Are you new to Switzerland or have you been living here for quite sometime, but still can’t figure out the Swiss? Pick up the recently published book Swiss Watching: Inside Europe’s Landlocked Islandby British Expat Diccon Bewes. Armed with his experience as a travel writer, keen curiosity and a GA, Mr. Bewes sought to uncover the real Switzerland, what makes it tick and what keeps this country of contradictions together.Of all the English books I’ve read on Switzerland this one has been one of the most enjoyable. Be it from a brief and concise history of the country – with which the reader will be armed for many discussions with native Swiss people – to a discussion of the Swiss red shoe fetish, Mr. Bewes’ writing style is informative, attentive and witty. These features make the book a pleasure to read and will help many to better understand the Swiss mindset and their, at times, odd behaviour. The book is marked by a degree of British irony and sarcasm, which should bring a smile to most readers’ faces. Page 243 might have you swallow hard or laugh out loud. I did the latter.rather enjoyed the amount of actual experienced research that Mr. Bewes details his book with. Together with his taking on less traditional topics of discussion makes Swiss Watching: Inside Europe’s Landlocked Island stick out from the pile of books written by foreigners about Switzerland. When it comes to taboo topics, Mr. Bewes tackles them in an informed way providing historical and cultural context and allows the reader to make his own opinion. On the whole he writes in a very neutral manner.My one concern in the book is the language information offered. Where a great deal is painted with a brush of “Swissisms”, they are actually general German issues. By this I mean the same thing applies to German spoken in Germany and Austria. The word “Handy” for instance is actually the German word for mobile telephone and does come from the never actually established English term “handie talkie” which was also a synonym for “walkie-talkie”. In Switzerland mobiles are generally called Natels, which comes from the establishment of Switzerland’s national wireless network in 1975 (Nationales AutoTELefon).The book is well worth a read for anyone interested in understanding Switzerland and it’s people. Having taught at a Kantonsschule, I would go so far as to suggest that this book be used in either a history class or advanced English class, as reading it would help the Swiss to better understand themselves. For new comers to Zurich, I would also recommend Zürich for Newcomers by Barbara Milne. (ISBN: 978-3-280-05161-0) Swiss Watching Inside Europe’s Landlocked Island by Diccon Bewes. (ISBN: 978-1-85788-548-4) Looking for a good English Bookshop in Zurich? I’ve recently discovered Pile of Books – Great selection, friendly service and the best prices. (Written by Christian Langenegger, co-founder of Marathon Sprachen in Winterthur www.marathonlanguages.com)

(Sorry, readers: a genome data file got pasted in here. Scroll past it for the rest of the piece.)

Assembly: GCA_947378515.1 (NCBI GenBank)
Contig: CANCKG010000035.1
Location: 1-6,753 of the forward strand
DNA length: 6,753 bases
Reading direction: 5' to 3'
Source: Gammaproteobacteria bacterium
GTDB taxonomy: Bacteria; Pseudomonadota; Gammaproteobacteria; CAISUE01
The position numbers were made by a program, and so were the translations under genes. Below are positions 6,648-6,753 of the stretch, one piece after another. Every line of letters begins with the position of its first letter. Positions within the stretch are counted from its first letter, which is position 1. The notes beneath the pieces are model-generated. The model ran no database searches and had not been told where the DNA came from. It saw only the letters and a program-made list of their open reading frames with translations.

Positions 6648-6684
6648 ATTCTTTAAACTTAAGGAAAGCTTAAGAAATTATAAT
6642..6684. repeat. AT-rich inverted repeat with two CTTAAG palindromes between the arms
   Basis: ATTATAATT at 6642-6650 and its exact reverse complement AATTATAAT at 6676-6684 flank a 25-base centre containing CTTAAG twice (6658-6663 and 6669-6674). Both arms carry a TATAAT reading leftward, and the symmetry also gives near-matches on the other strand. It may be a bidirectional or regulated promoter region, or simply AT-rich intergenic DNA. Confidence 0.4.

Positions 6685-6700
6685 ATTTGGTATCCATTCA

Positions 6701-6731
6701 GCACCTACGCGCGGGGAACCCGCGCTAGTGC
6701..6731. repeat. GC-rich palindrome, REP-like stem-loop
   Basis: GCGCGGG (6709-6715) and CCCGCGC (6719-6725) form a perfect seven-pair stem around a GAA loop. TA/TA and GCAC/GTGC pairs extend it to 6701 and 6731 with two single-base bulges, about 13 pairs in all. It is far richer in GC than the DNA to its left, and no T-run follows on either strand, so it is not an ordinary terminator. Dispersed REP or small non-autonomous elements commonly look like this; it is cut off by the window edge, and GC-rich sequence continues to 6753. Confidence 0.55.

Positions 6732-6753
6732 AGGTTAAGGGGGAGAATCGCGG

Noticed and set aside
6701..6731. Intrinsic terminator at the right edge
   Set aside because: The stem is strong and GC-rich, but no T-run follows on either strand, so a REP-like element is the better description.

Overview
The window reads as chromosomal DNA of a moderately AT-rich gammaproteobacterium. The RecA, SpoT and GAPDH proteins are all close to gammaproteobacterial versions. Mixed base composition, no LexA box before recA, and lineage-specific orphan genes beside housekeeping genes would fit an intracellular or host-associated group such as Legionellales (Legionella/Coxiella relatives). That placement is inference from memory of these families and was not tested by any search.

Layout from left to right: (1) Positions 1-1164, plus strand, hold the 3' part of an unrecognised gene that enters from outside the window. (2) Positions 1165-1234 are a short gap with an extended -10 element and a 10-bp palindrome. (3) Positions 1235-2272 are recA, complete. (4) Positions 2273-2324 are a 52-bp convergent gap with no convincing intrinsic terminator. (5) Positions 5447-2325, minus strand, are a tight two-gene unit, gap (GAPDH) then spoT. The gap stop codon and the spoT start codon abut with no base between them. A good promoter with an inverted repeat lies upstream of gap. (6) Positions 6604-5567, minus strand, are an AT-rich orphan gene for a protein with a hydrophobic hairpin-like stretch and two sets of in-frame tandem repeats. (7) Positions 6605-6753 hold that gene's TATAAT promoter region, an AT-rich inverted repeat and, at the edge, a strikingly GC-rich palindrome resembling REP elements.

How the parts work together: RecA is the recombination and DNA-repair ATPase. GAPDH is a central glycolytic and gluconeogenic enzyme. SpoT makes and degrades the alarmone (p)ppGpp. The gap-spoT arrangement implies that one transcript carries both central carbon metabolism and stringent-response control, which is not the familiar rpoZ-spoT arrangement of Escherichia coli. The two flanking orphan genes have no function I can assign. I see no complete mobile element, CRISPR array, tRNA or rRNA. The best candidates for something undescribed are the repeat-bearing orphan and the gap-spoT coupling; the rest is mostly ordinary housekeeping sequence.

In December 2009 the SBB and Trenitalia decided to end the Cisalpino train service, a joint venture between the two national railways. Naturally when such things happen allegations flew. The SBB claimed that the consistent late trains coming from Milan was one of the main reasons. Trenitalia also made claims, but anyone who has travelled to Italy or even wanted to come back from Ticino has experienced that more often than not it is the trains coming from Italy that are running late and causing delays elsewhere in Switzerland.Traveling back from Lucerne the other day, I was witness to something that would have played out much differently in Italy. Many might find the following incident tragic others as quite funny. For the sake of the protagonist, I hope that he will look back in five years and laugh.I was on a class trip with students all around 15 years of age. Having boarded the train we patiently waited for the train to depart. Outside the train was a man with two monsters for suitcases with a little twitch in his hand and a bead of sweat rolling down his face. Then the rail attendant made the last call to board the train. In a panic the man tossed his two suitcases onto the train and followed rescuing his foot from a closing door in true Indiana Jones style. Seconds later the train rolled into motion and a look of fear struck the man’s face. Quickly he ran to the window where I was sitting and frantically tried to open the locked window. The other teacher and I looked at each other and wondered what was going on.The rail attendant seeing the panic-stricken man running around the train tried to explain that she had given the final call and announced that the man had to either be on the train or off the train, but that the train was departing. Furthermore, once the train is in motion it will not stop until it reached the next destination. The man with an Italian accented Swiss-German then explained that his wife was still on the platform. Adding to the problem of leaving his wife behind, was the fact that neither of them had mobile phones on them. After twenty some minutes on the train the man deboarded the train in Zug after apologising for his frantic behaviour.This little story illustrates a fine point about Switzerland. In fact it is one of the paradoxes of this tiny country, especially for Expats: Ask most Expats to list three things that they like or even love about Switzerland and the rail service will surely be listed. “It’s efficient and punctual” is a praise often quoted by Expats from the UK and Ireland, whereas most Americans and Canadians are simply amazed that trains can transport more than goods. However, these are the same people who find it terrible and cold hearted of the SBB to give such little regard to travellers racing down the platform with a suitcase trailing behind them trying to make the train as the last call is announced and the little green light encircling the open button disappears for the last time and the doors shut leaving that poor traveller to wait for the next train.Cold and heartless would be one explanation. Mechanical and calculated another. Much can be said about Switzerland by looking at the rail system. The reason the trains are on time and why a 10 minute delay is front page news is because it has been calculated. If the train waited an extra 30 seconds at every station it would gradually delay itself more and more. Other trains would then need to wait for passengers needing to make connections and the entire system would descend into chaos like in Italy, where one travelling by train can merely hope that there will not be a strike and that the train will arrive that day.While disorder and unpunctuality are frowned upon in Switzerland, so are limitations to mobility and personal freedoms. Therefore, most longer routes are travelled once an hour and many of the in-between-stops can be reached by taking another train. The other thing that makes train travel so convenient in Switzerland is that it is a “one ticket all trains service”; unlike travelling with the Deutsche Bahn where ICE trains cost more than regional trains.The best tip for travelling with the train in Switzerland is to give yourself a few extra minutes to get to the station. If you’re on time, you should not miss your train.If you’re travelling by train around Switzerland here are a few tips: Frequent travellers of longer distances or people who simply love sitting in trains should get a GA (Generalabonnement). This is a card that gives you unlimited travel in Switzerland for the year for 3100.00 CHF or 285.00 CHF/Month in second class. Less frequent travelers should at least get a Halbtax that gets you 50% off the price of all tickets for train and bus. The cost for this is 150.00 CHF for a year.Both will save you money. As a reference a one-way ticket Zurich to Bern at a normal price is 46.00 CHF.Have visitors coming to Switzerland? Tell them to get a Swiss Card for the time they are here to save money and hassle when travelling. There are different time frames from a few days to a month. Are you on facebook? You can become a fan of the SBB and see their Sparbillette programme and see all the latest ticket specials. For iPhone users the SBB Mobile App is great and allows you to check your connections anytime anywhere. German – English Vocabulary for train travel: das Gleis = track der Zug = train die SBB = Schweizerische Bundesbahn (Swiss Federal Railway) die Bahn = railway / rail der Fahrschein = ticket der Nachtzuschlag = addditional fee for night trains (after 1 am) die Verspätung = delay die Gleisänderung = change of track “Der Kluge reist im Zuge” = “The smart one travels with the train” (Written by Christian Langenegger, co-founder of Marathon Sprachen in Winterthur www.marathonlanguages.com)